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Identifying biomarkers to guide immunotherapy treatment of cancer of unknown primary.
journal contributionposted on 2020-05-20, 00:00 authored by Linda R Mileshkin, Atara Posner, Andrew Pattison, Shiva Balachander, Dariush Etemadmoghadam, Andrew Fellowes, Hui Li Wong, Eryn Dow, Anna deFazio, Bo Gao, Christos Stelios Karapetis, Madhu Sudan Singh, Ian CollinsIan Collins, Christopher Steer, Mark Andrew Warren, Narayan Karanth, David Bowtell, Owen W J Prall, Richard Tothill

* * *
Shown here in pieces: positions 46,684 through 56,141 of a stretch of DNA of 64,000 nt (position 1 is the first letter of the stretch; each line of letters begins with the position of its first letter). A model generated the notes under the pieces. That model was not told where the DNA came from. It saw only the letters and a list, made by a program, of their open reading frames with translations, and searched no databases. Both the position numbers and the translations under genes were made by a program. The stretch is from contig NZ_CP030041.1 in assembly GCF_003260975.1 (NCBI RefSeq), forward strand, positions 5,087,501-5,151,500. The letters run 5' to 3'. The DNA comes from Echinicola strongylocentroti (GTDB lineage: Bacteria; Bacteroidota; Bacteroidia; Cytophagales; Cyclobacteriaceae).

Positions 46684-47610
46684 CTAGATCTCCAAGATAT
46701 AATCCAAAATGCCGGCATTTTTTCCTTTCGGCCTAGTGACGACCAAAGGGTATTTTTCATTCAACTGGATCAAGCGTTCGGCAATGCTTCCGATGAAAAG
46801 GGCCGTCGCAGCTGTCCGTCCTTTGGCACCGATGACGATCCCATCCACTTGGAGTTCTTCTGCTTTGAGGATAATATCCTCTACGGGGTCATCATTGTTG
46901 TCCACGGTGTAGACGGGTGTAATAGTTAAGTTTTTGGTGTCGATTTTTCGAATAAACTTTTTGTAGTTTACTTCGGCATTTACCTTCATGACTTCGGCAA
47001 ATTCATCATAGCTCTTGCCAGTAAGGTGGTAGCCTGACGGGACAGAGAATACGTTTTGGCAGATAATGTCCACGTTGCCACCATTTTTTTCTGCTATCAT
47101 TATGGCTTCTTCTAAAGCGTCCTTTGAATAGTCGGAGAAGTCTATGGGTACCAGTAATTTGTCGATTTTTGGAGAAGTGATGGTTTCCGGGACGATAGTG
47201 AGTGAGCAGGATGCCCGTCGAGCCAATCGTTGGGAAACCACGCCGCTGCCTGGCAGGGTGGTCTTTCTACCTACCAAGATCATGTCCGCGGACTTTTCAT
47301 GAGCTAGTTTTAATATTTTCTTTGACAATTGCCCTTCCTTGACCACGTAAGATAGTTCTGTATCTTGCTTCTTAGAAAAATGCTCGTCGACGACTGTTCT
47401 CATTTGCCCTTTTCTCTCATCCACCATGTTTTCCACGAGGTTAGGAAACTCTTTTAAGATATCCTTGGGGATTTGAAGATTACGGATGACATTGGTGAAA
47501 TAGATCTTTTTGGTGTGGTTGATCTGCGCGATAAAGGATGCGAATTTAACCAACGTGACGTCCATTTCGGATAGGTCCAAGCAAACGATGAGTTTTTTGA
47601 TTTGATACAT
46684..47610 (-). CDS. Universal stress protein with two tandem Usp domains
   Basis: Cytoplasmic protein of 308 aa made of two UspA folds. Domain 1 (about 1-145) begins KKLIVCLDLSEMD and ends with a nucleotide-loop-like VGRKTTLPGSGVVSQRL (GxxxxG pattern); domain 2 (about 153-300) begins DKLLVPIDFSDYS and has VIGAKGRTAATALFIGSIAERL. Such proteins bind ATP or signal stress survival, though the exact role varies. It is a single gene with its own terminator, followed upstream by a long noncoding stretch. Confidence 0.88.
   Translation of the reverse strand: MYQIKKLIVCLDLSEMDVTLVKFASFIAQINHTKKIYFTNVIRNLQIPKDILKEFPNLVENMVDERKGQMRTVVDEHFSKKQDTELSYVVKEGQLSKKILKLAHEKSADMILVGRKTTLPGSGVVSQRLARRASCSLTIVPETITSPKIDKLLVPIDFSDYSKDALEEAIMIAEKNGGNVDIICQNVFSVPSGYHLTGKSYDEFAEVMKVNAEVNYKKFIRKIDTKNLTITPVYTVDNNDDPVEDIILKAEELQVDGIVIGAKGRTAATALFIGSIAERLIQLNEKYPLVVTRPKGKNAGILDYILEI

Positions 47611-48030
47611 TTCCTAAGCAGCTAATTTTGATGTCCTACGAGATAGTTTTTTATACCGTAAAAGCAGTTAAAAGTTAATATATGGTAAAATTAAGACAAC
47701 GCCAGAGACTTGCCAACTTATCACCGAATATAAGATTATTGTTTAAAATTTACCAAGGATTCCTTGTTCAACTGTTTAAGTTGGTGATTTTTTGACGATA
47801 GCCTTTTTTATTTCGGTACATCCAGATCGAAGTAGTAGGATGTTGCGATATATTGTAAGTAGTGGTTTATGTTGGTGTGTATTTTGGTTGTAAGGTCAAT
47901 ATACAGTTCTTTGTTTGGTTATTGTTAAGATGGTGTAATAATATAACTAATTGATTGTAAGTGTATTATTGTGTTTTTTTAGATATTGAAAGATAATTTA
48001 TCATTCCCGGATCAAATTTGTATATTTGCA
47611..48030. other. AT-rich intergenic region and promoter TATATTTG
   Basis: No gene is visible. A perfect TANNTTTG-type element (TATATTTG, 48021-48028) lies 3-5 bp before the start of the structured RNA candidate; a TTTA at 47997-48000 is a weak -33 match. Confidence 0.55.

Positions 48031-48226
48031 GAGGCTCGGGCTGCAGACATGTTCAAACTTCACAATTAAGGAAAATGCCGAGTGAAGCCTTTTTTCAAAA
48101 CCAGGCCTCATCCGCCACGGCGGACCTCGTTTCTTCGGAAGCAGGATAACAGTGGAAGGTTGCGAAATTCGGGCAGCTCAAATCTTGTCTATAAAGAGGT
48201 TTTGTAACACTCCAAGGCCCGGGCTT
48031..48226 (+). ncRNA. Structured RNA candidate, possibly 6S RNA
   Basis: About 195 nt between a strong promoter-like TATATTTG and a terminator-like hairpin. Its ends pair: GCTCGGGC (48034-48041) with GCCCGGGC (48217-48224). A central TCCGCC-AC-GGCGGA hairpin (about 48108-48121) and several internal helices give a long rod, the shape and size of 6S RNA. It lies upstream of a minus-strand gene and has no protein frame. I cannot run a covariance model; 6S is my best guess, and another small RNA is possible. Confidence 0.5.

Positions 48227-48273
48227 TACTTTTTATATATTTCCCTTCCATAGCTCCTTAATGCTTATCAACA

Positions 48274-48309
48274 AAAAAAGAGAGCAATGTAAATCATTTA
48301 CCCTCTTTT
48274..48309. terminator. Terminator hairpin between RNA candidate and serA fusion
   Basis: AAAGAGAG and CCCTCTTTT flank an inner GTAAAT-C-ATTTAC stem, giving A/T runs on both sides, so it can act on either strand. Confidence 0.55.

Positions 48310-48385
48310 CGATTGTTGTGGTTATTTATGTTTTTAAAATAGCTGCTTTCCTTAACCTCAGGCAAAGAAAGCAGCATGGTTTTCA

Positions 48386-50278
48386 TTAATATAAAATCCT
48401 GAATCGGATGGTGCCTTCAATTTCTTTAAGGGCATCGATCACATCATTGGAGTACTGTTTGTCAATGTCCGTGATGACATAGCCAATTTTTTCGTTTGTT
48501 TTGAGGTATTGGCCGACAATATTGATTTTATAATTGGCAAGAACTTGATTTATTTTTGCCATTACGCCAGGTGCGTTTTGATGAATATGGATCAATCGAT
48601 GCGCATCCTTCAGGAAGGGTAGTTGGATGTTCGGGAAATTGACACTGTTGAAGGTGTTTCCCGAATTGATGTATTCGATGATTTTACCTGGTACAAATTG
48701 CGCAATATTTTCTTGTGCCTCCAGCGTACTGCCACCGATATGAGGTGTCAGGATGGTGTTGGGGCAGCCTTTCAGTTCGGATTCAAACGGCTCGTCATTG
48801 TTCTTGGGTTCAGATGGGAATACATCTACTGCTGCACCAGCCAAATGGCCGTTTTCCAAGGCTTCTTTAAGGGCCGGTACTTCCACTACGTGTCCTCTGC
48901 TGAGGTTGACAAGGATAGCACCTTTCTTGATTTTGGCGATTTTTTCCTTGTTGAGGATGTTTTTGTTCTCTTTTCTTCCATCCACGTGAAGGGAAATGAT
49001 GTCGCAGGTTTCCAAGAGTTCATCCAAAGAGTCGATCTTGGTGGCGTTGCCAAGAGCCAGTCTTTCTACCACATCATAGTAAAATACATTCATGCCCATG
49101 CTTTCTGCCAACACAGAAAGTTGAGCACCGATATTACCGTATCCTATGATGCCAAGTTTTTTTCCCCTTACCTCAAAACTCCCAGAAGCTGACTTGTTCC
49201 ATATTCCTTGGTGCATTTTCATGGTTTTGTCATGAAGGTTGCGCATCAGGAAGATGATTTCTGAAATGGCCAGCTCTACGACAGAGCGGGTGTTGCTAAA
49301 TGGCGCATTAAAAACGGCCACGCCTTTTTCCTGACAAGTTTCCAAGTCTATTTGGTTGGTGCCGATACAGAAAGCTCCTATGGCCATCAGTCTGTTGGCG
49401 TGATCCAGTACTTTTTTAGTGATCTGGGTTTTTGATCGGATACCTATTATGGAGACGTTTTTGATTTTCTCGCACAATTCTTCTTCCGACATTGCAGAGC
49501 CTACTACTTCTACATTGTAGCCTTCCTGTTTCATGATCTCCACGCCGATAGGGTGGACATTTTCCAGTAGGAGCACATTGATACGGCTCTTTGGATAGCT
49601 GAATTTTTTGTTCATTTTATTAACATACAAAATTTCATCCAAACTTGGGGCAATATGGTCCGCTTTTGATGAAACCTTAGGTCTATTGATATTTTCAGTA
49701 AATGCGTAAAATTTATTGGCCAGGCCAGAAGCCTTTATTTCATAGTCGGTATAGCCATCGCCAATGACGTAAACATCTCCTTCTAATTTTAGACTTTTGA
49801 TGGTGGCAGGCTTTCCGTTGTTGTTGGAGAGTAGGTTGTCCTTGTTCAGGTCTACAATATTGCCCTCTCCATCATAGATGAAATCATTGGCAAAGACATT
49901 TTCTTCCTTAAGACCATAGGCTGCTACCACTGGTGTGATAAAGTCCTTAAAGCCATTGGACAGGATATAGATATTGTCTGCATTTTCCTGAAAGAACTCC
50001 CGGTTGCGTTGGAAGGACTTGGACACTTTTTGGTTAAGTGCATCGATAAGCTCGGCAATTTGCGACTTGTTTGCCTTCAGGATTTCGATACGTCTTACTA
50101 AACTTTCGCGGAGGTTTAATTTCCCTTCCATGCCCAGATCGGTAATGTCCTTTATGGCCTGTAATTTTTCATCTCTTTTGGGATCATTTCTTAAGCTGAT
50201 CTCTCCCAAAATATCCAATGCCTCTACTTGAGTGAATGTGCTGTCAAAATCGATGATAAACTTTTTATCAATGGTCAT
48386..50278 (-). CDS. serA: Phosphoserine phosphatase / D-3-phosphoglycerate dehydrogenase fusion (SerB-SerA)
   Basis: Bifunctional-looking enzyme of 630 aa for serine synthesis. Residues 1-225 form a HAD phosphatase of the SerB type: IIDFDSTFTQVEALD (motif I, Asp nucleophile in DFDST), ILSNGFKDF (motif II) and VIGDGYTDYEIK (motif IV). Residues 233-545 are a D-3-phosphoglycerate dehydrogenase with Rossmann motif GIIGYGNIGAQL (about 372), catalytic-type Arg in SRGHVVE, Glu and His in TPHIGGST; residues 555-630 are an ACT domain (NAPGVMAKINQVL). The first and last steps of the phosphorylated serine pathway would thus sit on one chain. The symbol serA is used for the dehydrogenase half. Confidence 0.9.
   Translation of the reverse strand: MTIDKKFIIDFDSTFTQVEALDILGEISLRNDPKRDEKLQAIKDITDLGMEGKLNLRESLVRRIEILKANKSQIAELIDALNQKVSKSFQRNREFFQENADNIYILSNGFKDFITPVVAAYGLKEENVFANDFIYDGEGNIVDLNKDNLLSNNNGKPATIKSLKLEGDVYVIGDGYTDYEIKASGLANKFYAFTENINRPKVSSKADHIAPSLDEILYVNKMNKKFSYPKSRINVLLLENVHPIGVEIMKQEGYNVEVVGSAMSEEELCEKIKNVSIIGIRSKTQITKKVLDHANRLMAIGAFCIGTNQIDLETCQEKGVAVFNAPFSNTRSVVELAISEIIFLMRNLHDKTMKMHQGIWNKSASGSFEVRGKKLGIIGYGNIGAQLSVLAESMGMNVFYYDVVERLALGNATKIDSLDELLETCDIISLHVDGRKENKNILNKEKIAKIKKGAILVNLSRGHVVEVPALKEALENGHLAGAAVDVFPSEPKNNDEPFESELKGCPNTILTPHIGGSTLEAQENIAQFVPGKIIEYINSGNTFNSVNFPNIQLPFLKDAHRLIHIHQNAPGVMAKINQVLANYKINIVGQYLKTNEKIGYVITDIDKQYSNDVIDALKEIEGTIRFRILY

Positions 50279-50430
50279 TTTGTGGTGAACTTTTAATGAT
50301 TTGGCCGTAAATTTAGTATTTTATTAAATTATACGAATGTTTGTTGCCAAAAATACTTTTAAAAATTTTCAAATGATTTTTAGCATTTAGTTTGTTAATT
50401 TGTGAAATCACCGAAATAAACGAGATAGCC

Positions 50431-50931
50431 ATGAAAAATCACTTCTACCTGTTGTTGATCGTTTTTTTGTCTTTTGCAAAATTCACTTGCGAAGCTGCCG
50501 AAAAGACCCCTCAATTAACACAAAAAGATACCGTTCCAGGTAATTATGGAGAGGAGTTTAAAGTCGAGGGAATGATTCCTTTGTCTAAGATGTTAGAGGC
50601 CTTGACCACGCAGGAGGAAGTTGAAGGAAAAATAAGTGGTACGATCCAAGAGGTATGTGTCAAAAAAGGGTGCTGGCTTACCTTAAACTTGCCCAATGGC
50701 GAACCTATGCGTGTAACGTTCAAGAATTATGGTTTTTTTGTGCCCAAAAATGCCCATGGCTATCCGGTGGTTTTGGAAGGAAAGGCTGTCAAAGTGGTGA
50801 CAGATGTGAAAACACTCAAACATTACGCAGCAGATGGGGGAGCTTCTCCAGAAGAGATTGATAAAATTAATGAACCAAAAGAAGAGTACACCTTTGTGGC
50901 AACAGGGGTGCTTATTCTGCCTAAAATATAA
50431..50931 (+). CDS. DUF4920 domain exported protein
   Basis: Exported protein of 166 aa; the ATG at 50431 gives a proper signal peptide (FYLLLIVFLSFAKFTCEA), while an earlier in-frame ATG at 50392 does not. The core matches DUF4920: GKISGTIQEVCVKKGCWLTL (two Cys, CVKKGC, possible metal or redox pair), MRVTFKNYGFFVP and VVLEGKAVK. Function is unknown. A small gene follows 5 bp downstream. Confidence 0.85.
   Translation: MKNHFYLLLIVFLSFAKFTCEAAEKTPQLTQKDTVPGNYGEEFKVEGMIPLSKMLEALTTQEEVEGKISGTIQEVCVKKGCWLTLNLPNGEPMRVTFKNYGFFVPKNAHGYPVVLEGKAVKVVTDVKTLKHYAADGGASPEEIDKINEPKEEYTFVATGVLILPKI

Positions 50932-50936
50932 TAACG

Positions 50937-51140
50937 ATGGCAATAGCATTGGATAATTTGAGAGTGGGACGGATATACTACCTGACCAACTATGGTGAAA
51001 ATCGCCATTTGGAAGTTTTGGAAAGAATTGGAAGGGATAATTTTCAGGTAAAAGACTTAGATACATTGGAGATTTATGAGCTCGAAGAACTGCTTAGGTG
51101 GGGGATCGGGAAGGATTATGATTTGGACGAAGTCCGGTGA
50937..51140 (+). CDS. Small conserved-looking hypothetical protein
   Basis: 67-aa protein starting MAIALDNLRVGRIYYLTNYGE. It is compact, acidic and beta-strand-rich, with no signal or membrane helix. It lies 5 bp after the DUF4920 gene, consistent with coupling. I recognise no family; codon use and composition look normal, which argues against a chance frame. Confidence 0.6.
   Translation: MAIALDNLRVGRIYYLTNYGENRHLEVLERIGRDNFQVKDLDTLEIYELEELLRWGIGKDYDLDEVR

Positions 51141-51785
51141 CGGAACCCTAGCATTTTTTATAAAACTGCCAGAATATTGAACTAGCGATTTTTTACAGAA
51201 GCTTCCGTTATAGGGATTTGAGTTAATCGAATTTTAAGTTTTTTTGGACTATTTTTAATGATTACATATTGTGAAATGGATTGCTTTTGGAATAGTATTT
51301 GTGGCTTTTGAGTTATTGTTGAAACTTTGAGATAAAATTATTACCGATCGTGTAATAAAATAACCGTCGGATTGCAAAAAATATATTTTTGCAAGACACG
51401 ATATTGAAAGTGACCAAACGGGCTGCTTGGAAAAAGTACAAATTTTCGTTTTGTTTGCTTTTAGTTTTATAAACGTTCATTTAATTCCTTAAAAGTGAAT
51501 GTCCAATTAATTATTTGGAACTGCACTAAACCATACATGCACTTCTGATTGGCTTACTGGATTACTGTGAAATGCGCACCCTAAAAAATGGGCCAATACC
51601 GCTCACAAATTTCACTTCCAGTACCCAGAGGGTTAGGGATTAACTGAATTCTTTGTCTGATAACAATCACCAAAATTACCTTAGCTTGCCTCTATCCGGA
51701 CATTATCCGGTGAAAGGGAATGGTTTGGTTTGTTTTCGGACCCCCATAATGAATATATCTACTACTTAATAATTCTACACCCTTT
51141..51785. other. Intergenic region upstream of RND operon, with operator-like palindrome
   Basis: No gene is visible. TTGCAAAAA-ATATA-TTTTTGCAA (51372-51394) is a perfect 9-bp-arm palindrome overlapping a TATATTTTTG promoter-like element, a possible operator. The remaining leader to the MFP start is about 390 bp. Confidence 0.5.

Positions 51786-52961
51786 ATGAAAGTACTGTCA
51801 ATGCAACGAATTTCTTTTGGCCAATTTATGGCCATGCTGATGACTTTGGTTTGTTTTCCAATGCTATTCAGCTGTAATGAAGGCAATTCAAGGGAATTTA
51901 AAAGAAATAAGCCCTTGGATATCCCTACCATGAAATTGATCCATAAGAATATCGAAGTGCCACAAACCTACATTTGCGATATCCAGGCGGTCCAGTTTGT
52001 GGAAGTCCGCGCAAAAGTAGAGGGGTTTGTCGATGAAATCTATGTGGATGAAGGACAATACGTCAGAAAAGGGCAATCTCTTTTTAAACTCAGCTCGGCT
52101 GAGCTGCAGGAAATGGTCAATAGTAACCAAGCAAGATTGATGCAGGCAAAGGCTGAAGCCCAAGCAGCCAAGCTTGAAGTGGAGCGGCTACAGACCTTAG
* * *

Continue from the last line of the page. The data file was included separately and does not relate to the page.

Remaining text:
e15252 Background: Cancer of unknown primary (CUP) is a metastatic cancer where the primary tissue of origin (ToO) evades detection despite extensive clinical investigation. Recent approaches to the management of CUP have involved gene-expression profiling to resolve the likely ToO and mutational profiling to identify targeted treatments. Current evidence is that both of these methods can have some clinical benefit but only in a minority of cases. Immunotherapy may also be effective in CUP, but clinical trials looking at this are yet to report and the best way to select patients who may benefit is uncertain. Methods: Through a national cohort study called Solving Unknown Primary Cancer (SUPER), 245 CUP patients had molecular profiling performed and clinical follow-up. Variant detection from DNA sequencing using a targeted panel of 386 genes (SureSelect Agilent) was used to calculate tumour mutation burden (TMB). Additionally, a custom gene expression assay including 225 genes associated with ToO and 35 immune genes (SUPERDx, nCounter NanoString) was used to classify the likely ToO and immune profile the tumours. We used the genomic data from 217 of these patients to explore interdependencies between immune gene-expression patterns and TMB. We also retrospectively reviewed the outcomes of patients treated with anti-PD1/PD-L1 immune checkpoint inhibition (ICI) therapy in whom genomic data was available. Results: TMB was weakly correlated with a gene-expression score for immune response (IR) based on averaged z-score values of six genes (CD8A, IFNG, PRF1, PD-L1, GZMA, GZMB) (Spearman rho = 0.21) with many outliers exhibiting low TMB but high IR scores. Among twenty patients treated with ICIs, with both molecular data and response data available, 6 had a partial response (PR), 5 had stable disease (SD) and 9 had progressive disease (PD). We found that an elevated IR score was more predictive of ICI response than TMB. Most patients with either PR or SD to ICI treatment had a high IR score (9/10), and most patients with PD had low IR scores. However, only 3/10 patients with TMB available and a PR or SD had a high TMB ( > 10). Conclusions: Our results demonstrate that ICI therapy may benefit some CUP patients and that an immune response gene-expression scoremay predict ICI treatment response.